Development of corporate competency diversified model
The model of competencies is a set of core competencies (knowledge, skills and attitudes) required from employees to successfully achieve the strategic objectives of the company. First of all, it is necessary to assess the three types of competencies specific for the organization and describe the skills needed for effective work in this or that position: corporate competence (corporate requirements for all employees; employees’potential for career growth in this company; attitudes and motivation of the staff); managerial competence (the readiness of the employee to perform managerial functions; managerial skills and abilities necessary for successful leader) and functional (professional) competence (the readiness of the employee to work effectively in a concrete position) (Clardy, 2008).
Due to the fact that each organization has its own specificities, which are sometimes crucial for its success and competitiveness in the market, standard competency models are inefficient in practice. Competencies must be consistent with the strategic plans of the company and be adapted to the corporate culture of the company. Developing a competency model, the company should (Hetrick, 2009):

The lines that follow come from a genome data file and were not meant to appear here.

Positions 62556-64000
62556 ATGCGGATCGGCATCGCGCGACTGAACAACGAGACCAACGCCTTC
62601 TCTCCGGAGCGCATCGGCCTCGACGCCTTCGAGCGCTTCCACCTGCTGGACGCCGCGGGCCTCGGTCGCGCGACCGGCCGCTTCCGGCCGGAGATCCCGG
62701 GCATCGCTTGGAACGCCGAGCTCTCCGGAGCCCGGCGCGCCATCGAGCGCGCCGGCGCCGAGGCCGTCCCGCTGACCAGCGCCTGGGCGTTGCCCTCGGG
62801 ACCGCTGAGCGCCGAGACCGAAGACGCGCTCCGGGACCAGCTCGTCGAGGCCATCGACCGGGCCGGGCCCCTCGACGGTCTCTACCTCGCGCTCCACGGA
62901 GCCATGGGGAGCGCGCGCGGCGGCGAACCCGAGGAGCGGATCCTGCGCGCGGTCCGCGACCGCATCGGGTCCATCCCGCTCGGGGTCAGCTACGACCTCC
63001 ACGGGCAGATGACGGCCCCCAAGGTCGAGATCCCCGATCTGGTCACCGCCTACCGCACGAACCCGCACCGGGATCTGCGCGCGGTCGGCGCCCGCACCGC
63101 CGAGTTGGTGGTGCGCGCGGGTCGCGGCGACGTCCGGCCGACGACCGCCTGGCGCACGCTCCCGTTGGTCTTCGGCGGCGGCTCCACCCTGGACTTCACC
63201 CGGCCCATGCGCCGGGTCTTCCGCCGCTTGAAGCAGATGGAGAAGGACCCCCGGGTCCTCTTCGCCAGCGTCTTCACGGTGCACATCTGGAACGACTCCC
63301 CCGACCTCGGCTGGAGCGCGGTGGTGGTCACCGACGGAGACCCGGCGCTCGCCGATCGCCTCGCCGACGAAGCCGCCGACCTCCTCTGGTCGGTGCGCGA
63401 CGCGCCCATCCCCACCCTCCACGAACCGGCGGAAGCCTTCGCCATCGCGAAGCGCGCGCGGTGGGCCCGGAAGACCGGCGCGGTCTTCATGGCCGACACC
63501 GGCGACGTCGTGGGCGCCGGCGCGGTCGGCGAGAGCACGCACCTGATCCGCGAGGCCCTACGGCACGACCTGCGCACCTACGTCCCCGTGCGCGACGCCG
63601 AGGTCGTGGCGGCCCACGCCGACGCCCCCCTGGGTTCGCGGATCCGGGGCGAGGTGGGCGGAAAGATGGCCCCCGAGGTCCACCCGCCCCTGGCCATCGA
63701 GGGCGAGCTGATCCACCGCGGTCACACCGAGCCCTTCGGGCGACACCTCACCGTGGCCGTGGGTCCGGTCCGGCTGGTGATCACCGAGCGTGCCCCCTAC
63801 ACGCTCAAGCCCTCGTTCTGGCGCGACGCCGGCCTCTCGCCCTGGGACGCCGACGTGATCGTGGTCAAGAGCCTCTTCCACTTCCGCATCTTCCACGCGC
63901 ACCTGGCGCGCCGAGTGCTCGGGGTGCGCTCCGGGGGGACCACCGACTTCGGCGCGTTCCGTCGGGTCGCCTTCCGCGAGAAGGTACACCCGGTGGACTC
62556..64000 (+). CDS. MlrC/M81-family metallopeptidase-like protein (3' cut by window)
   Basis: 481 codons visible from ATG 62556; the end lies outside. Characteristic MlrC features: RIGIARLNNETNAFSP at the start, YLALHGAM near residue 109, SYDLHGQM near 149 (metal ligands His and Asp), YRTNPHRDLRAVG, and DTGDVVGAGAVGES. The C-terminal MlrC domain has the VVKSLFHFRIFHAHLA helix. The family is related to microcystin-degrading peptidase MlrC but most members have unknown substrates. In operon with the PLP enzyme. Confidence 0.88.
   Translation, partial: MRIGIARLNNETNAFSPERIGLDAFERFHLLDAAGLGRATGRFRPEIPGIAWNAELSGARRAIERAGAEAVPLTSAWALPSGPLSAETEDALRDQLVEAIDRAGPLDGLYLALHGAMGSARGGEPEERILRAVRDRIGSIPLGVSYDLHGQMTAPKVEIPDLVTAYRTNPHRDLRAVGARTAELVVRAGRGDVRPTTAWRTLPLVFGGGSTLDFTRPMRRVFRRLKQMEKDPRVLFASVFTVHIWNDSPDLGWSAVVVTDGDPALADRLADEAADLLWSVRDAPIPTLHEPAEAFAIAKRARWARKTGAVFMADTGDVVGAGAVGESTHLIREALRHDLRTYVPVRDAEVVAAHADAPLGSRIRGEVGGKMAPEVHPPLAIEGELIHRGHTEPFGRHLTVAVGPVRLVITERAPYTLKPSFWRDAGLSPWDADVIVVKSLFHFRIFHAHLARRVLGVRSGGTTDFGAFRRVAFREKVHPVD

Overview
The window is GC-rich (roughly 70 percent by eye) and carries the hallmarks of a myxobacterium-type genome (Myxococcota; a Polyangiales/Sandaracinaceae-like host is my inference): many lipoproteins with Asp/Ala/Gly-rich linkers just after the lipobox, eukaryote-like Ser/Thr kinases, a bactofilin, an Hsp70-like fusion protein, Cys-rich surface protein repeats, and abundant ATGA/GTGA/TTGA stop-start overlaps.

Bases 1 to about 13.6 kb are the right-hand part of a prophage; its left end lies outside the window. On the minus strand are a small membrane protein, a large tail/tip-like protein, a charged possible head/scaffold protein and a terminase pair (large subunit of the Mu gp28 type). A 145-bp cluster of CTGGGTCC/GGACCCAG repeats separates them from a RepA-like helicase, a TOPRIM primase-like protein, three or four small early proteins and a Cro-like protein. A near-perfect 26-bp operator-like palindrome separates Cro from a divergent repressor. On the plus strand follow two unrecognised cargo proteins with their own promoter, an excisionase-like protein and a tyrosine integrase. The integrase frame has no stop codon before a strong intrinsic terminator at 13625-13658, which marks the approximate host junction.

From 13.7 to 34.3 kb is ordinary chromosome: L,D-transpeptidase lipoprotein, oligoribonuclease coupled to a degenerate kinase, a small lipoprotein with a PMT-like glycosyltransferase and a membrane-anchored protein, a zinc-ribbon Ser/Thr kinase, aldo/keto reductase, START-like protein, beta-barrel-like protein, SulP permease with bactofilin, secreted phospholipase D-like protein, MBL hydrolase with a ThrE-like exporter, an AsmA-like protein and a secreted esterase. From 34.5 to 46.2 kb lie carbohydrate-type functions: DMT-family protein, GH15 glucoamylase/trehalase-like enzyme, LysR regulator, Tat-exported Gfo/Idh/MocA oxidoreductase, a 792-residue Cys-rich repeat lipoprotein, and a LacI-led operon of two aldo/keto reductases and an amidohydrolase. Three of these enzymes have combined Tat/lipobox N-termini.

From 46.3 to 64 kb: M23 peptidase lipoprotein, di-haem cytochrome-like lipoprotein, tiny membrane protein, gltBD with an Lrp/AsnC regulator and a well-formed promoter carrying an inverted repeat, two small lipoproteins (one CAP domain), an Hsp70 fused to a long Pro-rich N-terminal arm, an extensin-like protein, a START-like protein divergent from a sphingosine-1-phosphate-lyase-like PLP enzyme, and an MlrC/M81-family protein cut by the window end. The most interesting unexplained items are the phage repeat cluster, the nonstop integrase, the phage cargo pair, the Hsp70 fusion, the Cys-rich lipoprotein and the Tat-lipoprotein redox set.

”¢ attract employees who better meet the needs of the organization development (criteria for selection of managers is consistent with company’s strategy);
”¢ set the criteria for appraisal and evaluation of the staff;
”¢ consider that competency model is the basis for building a complex system of training and allows the organization to keep track of successful projects in personnel development, which are consistent with the strategy of the company;
”¢ define criteria for the formation and development of personnel reserve of the company (in particular, leadership positions should be taken by manager who are mostly experienced in this position);
”¢ form a unified corporate image of the employee, as a competency model is a tool for managing corporate culture;